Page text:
Newbury CLP member Gemma Lowe discusses her involvement with the West Berkshire Homeless organisation.
When I was asked to write a short piece for the newsletter I didn’t know how I would condense what has been happening in our area into a short article.
I am sure that we have all noticed, walking through the town centres of other towns, the occasional homeless person or Big Issue seller. Have you noticed it’s happening in Newbury and the surrounding areas too? Maybe our minds are just adjusted to assuming this is the ‘norm’ of how life is, but I and a close group of like-minded people believe that, in a first world country in the 21st century, this is wrong.
West Berkshire Homeless (Newbury) is a start-up association that has been formed, funded and will be managed by a group of people that cannot idly sit by while members of our community sleep rough. WBH has two core aims – the first to build a shelter to give the homeless refuge in the winter months. The second aim is to assist back into work and accommodation those that are willing and able to do so. As a collective, we have acknowledged that not every person wants or will accept help, and many without homes suffer substance abuse or medical issues that cannot simply be helped by pulling some strings with accommodation and working environments.
WBH has made great efforts to identify both the homeless community in the areas but also the charities and support groups also in operation that try to help the less fortunate in the community. WBH are proud to be collaborating with the Newbury Soup Kitchen, Loose Ends and the Salvation Army.
Since establishing, and it should be noted charity status is pending with the Charity Commission, the group have been able to home 12 individuals that had been or were about to be living out on our streets. Each of those people has now got employment and are being mentored into managing their own money to ensure that they can survive between pay cheques.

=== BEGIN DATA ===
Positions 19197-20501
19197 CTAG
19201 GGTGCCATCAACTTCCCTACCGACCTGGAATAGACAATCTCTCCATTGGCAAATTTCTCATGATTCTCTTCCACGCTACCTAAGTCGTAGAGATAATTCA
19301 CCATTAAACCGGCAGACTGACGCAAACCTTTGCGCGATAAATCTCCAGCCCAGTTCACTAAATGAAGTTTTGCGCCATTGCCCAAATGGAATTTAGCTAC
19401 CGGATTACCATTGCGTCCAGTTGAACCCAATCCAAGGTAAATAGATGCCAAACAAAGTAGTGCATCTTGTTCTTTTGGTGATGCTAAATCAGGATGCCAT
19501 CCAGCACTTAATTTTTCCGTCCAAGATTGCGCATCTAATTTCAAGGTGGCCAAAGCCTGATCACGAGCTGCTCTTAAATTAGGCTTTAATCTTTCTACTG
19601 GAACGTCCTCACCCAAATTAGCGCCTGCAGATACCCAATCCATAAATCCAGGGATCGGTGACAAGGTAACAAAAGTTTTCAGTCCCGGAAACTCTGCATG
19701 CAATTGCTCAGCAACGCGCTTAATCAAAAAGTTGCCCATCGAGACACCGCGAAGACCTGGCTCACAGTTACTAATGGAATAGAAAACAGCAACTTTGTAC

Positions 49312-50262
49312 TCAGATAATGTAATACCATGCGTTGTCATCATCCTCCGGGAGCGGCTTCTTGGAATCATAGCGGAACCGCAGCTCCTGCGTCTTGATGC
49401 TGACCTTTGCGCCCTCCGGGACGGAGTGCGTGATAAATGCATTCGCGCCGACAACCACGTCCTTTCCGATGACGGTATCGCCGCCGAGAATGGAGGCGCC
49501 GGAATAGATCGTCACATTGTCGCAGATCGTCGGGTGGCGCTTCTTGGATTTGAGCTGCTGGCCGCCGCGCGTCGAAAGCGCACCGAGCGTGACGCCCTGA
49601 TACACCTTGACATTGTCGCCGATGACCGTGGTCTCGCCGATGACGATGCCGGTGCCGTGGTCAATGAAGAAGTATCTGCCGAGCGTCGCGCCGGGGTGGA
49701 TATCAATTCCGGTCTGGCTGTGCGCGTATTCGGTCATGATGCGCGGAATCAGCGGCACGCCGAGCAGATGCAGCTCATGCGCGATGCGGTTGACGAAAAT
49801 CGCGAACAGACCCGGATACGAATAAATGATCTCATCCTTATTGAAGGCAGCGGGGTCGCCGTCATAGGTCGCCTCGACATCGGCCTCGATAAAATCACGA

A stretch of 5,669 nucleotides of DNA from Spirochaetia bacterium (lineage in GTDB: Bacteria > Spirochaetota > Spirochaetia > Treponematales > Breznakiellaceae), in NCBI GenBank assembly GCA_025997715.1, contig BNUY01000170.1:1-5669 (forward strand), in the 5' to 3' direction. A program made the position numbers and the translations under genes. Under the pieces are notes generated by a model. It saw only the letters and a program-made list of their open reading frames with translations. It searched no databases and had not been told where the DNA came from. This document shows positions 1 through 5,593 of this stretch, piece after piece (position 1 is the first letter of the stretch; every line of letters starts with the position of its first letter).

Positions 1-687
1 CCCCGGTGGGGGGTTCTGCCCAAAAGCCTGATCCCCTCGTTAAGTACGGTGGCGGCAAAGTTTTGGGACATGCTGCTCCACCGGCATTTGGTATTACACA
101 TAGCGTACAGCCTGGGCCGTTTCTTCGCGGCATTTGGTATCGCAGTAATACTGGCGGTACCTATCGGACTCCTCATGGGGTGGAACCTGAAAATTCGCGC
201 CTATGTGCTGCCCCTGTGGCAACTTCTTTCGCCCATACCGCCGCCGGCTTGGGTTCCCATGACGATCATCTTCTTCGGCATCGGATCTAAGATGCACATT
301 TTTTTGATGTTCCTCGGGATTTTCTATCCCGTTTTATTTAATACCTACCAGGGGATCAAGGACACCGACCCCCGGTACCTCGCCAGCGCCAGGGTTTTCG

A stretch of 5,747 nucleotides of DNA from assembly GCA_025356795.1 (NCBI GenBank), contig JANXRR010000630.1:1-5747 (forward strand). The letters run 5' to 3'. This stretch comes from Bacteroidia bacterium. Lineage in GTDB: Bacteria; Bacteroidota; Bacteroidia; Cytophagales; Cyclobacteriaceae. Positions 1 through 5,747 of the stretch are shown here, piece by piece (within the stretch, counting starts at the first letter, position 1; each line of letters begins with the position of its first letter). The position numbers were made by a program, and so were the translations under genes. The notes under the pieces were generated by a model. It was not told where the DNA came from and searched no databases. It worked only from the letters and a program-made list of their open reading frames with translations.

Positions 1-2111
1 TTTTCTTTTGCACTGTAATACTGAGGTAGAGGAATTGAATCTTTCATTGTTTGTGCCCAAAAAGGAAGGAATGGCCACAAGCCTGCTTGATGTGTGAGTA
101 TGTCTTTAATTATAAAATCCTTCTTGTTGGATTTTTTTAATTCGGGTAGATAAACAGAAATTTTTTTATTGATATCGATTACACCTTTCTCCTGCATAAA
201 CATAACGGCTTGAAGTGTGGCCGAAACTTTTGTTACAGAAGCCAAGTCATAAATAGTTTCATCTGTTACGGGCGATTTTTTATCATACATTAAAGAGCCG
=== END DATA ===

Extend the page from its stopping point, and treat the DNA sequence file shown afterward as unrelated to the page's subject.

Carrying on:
The night shelter has been a challenge, but the people at WBH relish a challenge or 20! Originally the team wished to build a night shelter with common facilities to allow other charity and support groups to access it during the day for those in our community with issues that required specialist help. We now call this a Shelter. We are exploring different avenues to achieve this such as obtaining a current building, building new premises and establishing links with others to achieve this aim. What did become very apparent in our short time as a team is that a permanent solution would not be in place by our goal of October 2017, when the chill comes in the air. So we strategised.
We are not too proud a group to say we need help, and that is what we did. We reached out to all religious groups in the area and asked if they would open their doors until we get a our solution in place. After a few meetings, some said yes. We are now in the process of navigating the council’s red tape, but we have asked for the purpose of the Salvation Army to be amended to allow for 13 people to have shelter, should they want it. At this stage this is the only update I can provide, but I hope in the next month to say we have achieved this or I could be asking you all for help.
Lots of people have two questions when they hear that I am involved with WBH. The first is “how can we get involved?” There are multiple ways you can help – follow us on Twitter ‘@WberksHomeless’, or give us a like on our Facebook group ‘West Berkshire Homeless’ and there you will see news, events and requests being posted. We are hesitating until we have the full legal status to ask for donations, but if people wish to do so we now have a bank account to receive funds. When we get the night shelter established we will need funds and volunteers that can come and help out. We need people trained and experienced in working with vulnerable adults to help us make this a success.
The next question I get asked is “why aren’t the council doing something about this?” and there are many answers to this. These include funding cuts, full hostels (Two Saints), back logs in administration and the struggle to find people who not only understand the system, but have the time to guide people through it. I am a degree educated woman who works in Internal Audit and part of my job is defining end to end processes and following them, and this perplexes me. So if this is something you can do, get in touch.